On 17 July 2013, I went for what I thought would be a routine mammogram – my first. All was proceeding as expected when the operator said “We need to take a closer look at this area.” Suddenly, it wasn’t routine anymore.

The atmosphere ramped up as people bustled around carrying films with knitted brows. After a lengthy ultrasound, I sent JP the following message:

Note: JP and I call each other Ted

The specialist who took the biopsy seemed very concerned. So I started to come to terms with the likely outcome. The probability of this has been present for most of my life, as I lost mum to breast cancer in the mid 1990s.

Back home, Google did what it does and filled in lots of gaps and five days later, the GP confirmed the probability was now an actuality. “You have high grade DCIS, ductal carcinoma in situ. So it’s abnormal cell activity but it’s contained within the duct. So it’s not really cancer.”

Well Dr. Google disagrees. All the information about this kind of ‘abnormal cell activity’ was housed on sites that mentioned the ‘c’ word:

where to find out about a "not really cancer"
where to find out about a “not really cancer”

But I take her point that as a non-invasive strain it’s less worrisome. So it’s cancer. With a little c.

Next steps for me is a consultation with a surgeon, which I’m lucky enough to have arranged for tomorrow. I’ll report back.

10 Comments on Why the little c?

  1. Have emailed you but just wanted to add here that we’re thinking of you so much and sending huge love across the globe. Beautifully written as always and I know you will take this all head on and deal with it gracefully, stoically, brilliantly and swiftly. Keep laughing gorgeous girl and speak soon xxxxxx

    • Hello Tess, I’m so pleased to hear from you, thank you for your encouragement. Hey I’ve just realised I can control your avatar this end, I might have a bit of fun with that later x

  2. Well my Friend, I love your writing, your attitude, your sense of humor – the whole bit – just not the sitch….that sux hard…Still, I think that you are well equipped in so many ways to deal with this part of your journey and no doubt will take a bunch of positives from it. Here with you all the way xx ps – get on the green drink STAT! (Santos bulk super greens a bargain at $99 per kilo) pps – its an acquired taste!

    • Thank you, Suze, and you definitely did your bit in making me face up to the need for mammos, so you’ve already helped and I know you will continue to be there. xxxx

  3. Sam – you are an amazing person, mum and so much more. Your family is so lucky to have you. This is a brave and important blog – just like Angelina’s disclosure – you will unknowingly help many by writing this blog. Incredibly generous of you. I know I am far away, but please call if you just want to chat. I have listened to and supported other friends through this and am happy to be there for you. You will make the right decisions that will mean you will be there for JP and your children and family and friends. And we will be there for you. Lots of love, prayers and hugs. xx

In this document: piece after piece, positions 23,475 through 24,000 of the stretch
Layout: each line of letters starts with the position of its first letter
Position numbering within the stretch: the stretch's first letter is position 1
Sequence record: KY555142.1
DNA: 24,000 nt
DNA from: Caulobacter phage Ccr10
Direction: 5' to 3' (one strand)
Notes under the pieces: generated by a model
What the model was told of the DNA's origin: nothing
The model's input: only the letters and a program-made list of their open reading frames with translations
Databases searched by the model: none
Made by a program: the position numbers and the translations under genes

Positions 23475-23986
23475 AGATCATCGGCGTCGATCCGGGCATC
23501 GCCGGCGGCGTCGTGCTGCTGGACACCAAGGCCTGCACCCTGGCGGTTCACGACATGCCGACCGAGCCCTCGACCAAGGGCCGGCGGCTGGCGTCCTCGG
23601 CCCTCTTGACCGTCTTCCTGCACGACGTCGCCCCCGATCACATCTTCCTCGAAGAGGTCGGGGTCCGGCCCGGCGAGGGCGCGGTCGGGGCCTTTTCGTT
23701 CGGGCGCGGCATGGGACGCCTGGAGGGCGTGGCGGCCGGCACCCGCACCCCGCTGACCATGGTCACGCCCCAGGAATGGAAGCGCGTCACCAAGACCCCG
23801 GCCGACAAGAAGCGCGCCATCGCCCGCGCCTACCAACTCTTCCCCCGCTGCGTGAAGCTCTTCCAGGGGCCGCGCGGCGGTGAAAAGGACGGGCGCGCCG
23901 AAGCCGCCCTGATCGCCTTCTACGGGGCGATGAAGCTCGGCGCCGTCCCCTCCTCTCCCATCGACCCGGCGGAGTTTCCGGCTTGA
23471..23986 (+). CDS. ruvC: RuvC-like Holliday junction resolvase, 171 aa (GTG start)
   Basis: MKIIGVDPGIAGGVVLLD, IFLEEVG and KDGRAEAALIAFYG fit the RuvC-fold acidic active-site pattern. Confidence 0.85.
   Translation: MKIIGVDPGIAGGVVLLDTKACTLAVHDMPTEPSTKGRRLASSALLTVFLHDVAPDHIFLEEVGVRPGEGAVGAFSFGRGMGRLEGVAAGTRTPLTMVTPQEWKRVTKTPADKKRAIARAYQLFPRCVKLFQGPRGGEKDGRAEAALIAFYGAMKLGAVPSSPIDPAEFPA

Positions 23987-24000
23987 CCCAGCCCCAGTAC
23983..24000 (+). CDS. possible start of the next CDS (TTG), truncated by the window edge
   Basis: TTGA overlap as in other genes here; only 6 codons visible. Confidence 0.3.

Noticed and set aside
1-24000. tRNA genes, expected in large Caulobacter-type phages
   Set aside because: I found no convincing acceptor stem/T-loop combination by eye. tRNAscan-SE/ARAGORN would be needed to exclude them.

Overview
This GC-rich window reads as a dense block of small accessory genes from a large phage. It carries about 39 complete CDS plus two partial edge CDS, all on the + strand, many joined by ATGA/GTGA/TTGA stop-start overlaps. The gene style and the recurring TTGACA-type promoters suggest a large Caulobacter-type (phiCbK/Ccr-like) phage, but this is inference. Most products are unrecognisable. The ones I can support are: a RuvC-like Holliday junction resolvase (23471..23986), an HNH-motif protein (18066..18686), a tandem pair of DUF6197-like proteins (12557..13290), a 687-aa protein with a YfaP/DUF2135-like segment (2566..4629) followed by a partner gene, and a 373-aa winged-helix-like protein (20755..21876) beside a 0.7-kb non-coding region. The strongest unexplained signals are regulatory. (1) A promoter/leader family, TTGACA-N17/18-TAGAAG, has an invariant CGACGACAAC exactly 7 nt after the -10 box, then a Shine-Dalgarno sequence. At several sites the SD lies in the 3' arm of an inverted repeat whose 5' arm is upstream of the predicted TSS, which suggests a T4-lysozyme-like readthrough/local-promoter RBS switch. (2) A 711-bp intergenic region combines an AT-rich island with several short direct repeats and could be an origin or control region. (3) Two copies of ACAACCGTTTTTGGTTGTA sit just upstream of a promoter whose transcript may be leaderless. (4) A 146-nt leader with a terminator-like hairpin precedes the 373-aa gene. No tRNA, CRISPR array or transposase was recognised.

• Karen I am truly humbled by your kind words and the offer of support. I am feeling very nurtured at the moment, one of the positives from this situation.

  4. Sammy Leader – well oh well oh well. I am happy to hear you writing about this journey, so often taken alone. You are the woman for the job Sam! I have just finished working with a dancer – checkout our Facebook page -TracksuitWA – who ten years ago was diagnosed with lymphoma cancer. She was determined to turn her ‘journey’ into a solo dance performance, which could show the aspects of her thoughts which people don’t often get to see/hear/access. You can see some photos on the page. It was one of the most remarkable performances that I have been involved in. Fascinating details and yes, brave. The journey is so hard to place words up against. Serina has been asked to perform it again and again, and I think it is because her solo dances the emotions, and becomes something that is somehow easier to speak about. You are doing the same thing with this blog. Go you. pxx

  5. Hey Sam,
    what a journey you and the team have been on! I’ve been struggling with what I could comment with. I know that I have my very own personal relationship with how others view “my condition”. With this in mind I was left unsure of how to approach this. Then today on a visit to my neurologist, I realised what it was that reading your account has given me. You have a fantastic ability to turn the tables on what is, a very disempowering experience. By taking control and adding a touch of you, you give life to an alternate view of the “slings and arrows”. This is a great skill and we are richer for it. Certainly, your journey will provide solace to those who go through a similar experience and indeed others who will be inspired by your succinct words. That being said, i’m still well aware that you are in the midst of the struggle and your strength and determination are being challenged at all times. In this I can only give my heartfelt wishes to you,Ted and the family.

    • Hi Andy, how great to hear from you. I am always really pleased to hear my writing has helped others, in fact it is the biggest compliment my writing can have. It is so important to me not to be defined by cancer, the more I think about it the more I realise you are what you do and not what you have. Let’s get the clans together and celebrate soon x

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